One of them wants the world to know his country is battling its way back to its former glory after three years of zero-Covid lockdowns and a long and humiliating history of foreign exploitation.
The other wants to signal his country is bouncing back from four chaotic years under a far-right populist who took a sledgehammer to its place in the world.
The two revival-seeking politicians – China’s leader, Xi Jinping, and the Brazilian president, Luiz Inácio Lula da Silva – will meet in Beijing next week during a high-profile tour that is part of the latter’s efforts to repair his country’s overseas reputation after Jair Bolsonaro’s era of antagonism and isolation.
Lula’s 26-31 March visit – on which he will take scores of the most powerful figures in Brazilian politics, industry and agribusiness – comes hot on the heels of trips to the United States and Argentina, Brazil’s most important trade partners after China.
Political scientist Cláudio Couto said those trips were designed to emphasize how sensible, stable government had returned to South America’s biggest economy after four topsy-turvy years during which Bolsonaro insulted and alienated allies, from Paris to Beijing.
“The top message is that Brazil is back to normal,” Couto said, recalling the repeated anti-China attacks from Bolsonaro and his allies.
Margaret Myers, a specialist in China-Latin America relations from the Wilson Center thinktank, suspected Beijing would be delighted at the return of Lula, an affable pragmatist who made two state visits there during his first 2003 to 2011 presidency.
Back then, Myers remembers chummy photographs of Lula and China’s then leader Hu Jintao being splashed over Chinese magazine covers. “There was this sort of love affair with Lula that I’d never really seen – certainly not with any other Latin American presidents and few others,” she said.
“So this will be [viewed as] a bit of a homecoming … and an effort to demonstrate that this relationship is not only alive and well but thriving … He will be met with a lot of excitement.”
Thriving ties with Beijing are crucial to Brazil’s 77-year-old leader, who managed to bankroll transformational social programs during his first stint in power partly thanks to China’s insatiable appetite for commodities such as soy beans and iron ore.
The visit will also bolster Xi’s campaign to position himself as a global statesman and would-be peacemaker determined to stamp China’s mark on world affairs from eastern Europe to the Middle East and Latin America.
“They are useful to one another,” the international relations professor Matias Spektor said of Lula and Xi.
“In Lula’s case, it helps [send a message] to a domestic audience, to other South American countries and the United States that Brazil is back. And from Xi Jinping’s point of view it also shows that even in a region like Latin America that was traditionally one of US influence, China has leverage.”
The scale of Lula’s visit will be less thrilling to Washington given the dismal state of US-China ties and what analysts call the Brazilian’s underwhelming call on Joe Biden in the White House last month.
“It was a very frustrating visit,” said Spektor, a visiting scholar at Princeton University.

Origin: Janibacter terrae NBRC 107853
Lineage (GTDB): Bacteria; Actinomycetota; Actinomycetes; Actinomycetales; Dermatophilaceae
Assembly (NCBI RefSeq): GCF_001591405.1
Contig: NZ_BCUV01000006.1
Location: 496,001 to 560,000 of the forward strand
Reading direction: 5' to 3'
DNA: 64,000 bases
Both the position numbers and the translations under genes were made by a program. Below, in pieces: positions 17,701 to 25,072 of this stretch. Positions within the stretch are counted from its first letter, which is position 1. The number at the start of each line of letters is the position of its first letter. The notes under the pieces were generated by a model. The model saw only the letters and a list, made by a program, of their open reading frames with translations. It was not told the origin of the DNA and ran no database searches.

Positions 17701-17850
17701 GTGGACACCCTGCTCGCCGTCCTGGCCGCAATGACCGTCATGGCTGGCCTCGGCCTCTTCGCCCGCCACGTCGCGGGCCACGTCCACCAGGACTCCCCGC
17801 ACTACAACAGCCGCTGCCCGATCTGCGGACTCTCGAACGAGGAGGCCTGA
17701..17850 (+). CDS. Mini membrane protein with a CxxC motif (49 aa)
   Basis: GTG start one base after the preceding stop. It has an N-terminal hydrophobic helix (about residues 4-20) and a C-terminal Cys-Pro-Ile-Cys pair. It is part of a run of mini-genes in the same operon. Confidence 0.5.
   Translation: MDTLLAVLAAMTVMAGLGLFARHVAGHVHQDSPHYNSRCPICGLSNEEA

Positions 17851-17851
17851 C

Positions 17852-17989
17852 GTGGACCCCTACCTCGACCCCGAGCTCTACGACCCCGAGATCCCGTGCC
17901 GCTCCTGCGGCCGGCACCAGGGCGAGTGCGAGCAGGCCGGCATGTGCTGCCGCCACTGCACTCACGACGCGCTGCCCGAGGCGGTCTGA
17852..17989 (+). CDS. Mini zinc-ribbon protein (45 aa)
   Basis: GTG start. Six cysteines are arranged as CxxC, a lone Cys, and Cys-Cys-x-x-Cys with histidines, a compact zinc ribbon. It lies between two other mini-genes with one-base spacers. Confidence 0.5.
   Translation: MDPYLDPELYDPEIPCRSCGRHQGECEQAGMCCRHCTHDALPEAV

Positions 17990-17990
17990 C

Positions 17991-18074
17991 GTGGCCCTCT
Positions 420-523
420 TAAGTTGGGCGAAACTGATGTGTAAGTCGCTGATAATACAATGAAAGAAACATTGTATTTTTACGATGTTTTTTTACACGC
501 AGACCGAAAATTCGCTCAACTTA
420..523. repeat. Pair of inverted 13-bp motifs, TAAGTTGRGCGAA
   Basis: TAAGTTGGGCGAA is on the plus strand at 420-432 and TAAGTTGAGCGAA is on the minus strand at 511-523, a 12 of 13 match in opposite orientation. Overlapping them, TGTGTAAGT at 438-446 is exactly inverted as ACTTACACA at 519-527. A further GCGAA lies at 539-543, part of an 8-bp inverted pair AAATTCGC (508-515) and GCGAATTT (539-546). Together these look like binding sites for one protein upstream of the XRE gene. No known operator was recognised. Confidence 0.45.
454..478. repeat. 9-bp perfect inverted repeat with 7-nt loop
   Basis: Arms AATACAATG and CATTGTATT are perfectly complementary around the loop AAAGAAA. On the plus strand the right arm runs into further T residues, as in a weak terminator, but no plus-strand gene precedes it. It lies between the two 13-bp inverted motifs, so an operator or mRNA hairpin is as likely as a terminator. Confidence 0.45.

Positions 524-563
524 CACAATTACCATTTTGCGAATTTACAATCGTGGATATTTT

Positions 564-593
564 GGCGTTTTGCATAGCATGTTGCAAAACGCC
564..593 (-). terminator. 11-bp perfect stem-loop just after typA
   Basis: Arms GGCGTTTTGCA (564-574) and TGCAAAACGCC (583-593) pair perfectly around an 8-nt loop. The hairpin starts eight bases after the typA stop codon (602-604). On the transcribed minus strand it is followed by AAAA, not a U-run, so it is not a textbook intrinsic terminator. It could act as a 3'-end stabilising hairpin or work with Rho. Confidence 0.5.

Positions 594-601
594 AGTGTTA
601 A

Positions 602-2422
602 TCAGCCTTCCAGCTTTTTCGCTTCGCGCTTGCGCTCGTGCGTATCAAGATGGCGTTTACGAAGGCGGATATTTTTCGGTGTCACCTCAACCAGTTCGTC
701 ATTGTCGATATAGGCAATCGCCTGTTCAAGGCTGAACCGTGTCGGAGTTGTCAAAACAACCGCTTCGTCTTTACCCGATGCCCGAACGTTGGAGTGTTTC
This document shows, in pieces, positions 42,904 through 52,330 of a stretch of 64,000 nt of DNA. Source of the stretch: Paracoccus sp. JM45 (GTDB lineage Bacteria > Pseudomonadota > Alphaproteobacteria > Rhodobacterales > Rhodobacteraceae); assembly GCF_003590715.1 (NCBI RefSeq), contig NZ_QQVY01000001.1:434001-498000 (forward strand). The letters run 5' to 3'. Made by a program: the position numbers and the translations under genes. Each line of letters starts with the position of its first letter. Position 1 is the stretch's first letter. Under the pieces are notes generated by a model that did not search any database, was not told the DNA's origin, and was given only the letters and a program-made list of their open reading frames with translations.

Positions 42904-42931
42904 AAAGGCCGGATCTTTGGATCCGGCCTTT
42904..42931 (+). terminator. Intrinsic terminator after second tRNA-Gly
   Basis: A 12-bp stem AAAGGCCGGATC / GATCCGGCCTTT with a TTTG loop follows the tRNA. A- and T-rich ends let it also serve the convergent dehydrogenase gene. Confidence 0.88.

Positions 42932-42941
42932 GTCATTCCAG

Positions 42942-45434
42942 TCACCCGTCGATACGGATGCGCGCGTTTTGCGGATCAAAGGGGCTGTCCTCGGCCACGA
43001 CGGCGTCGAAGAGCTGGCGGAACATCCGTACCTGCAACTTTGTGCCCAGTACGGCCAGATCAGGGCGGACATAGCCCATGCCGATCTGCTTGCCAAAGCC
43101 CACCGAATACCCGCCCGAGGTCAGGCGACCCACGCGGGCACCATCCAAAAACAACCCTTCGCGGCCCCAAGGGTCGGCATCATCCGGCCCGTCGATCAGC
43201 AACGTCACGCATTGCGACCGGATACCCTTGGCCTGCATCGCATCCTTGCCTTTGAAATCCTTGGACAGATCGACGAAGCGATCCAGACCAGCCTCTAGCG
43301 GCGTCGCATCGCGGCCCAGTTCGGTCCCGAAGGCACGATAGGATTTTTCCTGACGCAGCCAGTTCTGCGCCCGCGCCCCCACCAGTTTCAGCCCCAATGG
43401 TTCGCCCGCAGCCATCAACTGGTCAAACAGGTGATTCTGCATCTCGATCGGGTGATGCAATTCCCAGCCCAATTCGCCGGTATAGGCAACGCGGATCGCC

Despite hopes Biden and Lula would bond over the battles against climate change and political extremism, Spektor said the Brazilian delegation had been disappointed by the level of funds offered to help combat Amazon deforestation, which soared under Bolsonaro. The lack of US enthusiasm for Lula’s offer to help broker peace between Moscow and Kyiv also irked the Brazilians.
“The Brazilian side was so dissatisfied with what it got from the American side that Lula took the decision to meet Biden’s enemies in the Democratic party [Bernie Sanders and Alexandria Ocasio-Cortez] before meeting Biden himself,” Spektor said of what he called Lula’s brief and tense visit.
Lula’s trip to Beijing and Shanghai – which China’s foreign ministry claims “will open up new prospects in China-Brazil relations in the new era” – is set to be a far more extravagant affair.
His delegation reportedly includes more than 200 business leaders, including the billionaire owners of the meat processing giant JBS, half a dozen ministers, three state governors and dozens of lawmakers, among them the senate president, Rodrigo Pacheco. Lula will be received by both Xi and his close ally Li Qiang, the former Communist party chief of Shanghai who was recently named China’s new premier.
“Lula is giving enormous political importance to this trip – much more than the trip to the US … Even if he isn’t trying to send a message [to the US], he ends up sending one,” said Spektor, who believed Brazil’s strategy was to play the world’s two largest economies off against each other.
“This is what Brazil wants: to go to China, to try and get more concessions from the US. And after that go to the US to try to get more concessions from China … They are hedging their bets.”
Lula has insisted he is not taking sides in the rancorous tussle between Washington and Beijing. “I’m not going to get into a cold war with anyone,” Lula said last month, claiming he wanted “splendid” relationships with both.
Myers played down the potential for US displeasure, noting that Lula had visited Biden before Xi. “Certainly Brazil is trying to play both sides – and legitimately so,” she added.
But Spektor said that by undertaking such a high-profile tour of China after such a lackluster excursion to the US, Lula risked signalling to Washington that he was aligning himself with Beijing.
“This wouldn’t be correct. This isn’t the intention of Lula’s government,” he said. “But there is the risk that this is how it will be interpreted in Washington.”